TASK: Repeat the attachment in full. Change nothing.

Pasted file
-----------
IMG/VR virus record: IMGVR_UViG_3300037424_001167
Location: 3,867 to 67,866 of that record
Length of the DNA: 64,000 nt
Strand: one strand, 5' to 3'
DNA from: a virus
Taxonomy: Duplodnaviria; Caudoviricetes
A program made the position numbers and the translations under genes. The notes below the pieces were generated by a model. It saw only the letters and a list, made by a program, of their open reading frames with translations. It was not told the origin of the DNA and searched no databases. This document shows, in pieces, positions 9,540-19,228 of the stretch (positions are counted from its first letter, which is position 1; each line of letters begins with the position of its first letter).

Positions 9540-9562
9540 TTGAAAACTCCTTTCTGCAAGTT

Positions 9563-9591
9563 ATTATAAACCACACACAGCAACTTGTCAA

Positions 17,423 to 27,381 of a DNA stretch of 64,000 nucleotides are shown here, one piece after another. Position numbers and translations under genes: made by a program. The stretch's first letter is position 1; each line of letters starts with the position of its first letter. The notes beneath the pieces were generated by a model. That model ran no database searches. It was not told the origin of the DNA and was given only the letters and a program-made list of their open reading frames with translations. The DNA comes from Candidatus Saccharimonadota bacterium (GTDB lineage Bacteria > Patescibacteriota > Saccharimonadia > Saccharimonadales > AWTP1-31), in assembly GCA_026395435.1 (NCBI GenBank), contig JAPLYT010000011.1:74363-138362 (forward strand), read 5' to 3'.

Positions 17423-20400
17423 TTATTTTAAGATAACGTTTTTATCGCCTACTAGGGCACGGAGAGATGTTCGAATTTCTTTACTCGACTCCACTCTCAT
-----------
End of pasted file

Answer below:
IMG/VR virus record: IMGVR_UViG_3300037424_001167
Location: 3,867 to 67,866 of that record
Length of the DNA: 64,000 nt
Strand: one strand, 5' to 3'
DNA from: a virus
Taxonomy: Duplodnaviria; Caudoviricetes
A program made the position numbers and the translations under genes. The notes below the pieces were generated by a model. It saw only the letters and a list, made by a program, of their open reading frames with translations. It was not told the origin of the DNA and searched no databases. This document shows, in pieces, positions 9,540-19,228 of the stretch (positions are counted from its first letter, which is position 1; each line of letters begins with the position of its first letter).

Positions 9540-9562
9540 TTGAAAACTCCTTTCTGCAAGTT

Positions 9563-9591
9563 ATTATAAACCACACACAGCAACTTGTCAA

Positions 17,423 to 27,381 of a DNA stretch of 64,000 nucleotides are shown here, one piece after another. Position numbers and translations under genes: made by a program. The stretch's first letter is position 1; each line of letters starts with the position of its first letter. The notes beneath the pieces were generated by a model. That model ran no database searches. It was not told the origin of the DNA and was given only the letters and a program-made list of their open reading frames with translations. The DNA comes from Candidatus Saccharimonadota bacterium (GTDB lineage Bacteria > Patescibacteriota > Saccharimonadia > Saccharimonadales > AWTP1-31), in assembly GCA_026395435.1 (NCBI GenBank), contig JAPLYT010000011.1:74363-138362 (forward strand), read 5' to 3'.

Positions 17423-20400
17423 TTATTTTAAGATAACGTTTTTATCGCCTACTAGGGCACGGAGAGATGTTCGAATTTCTTTACTCGACTCCACTCTCAT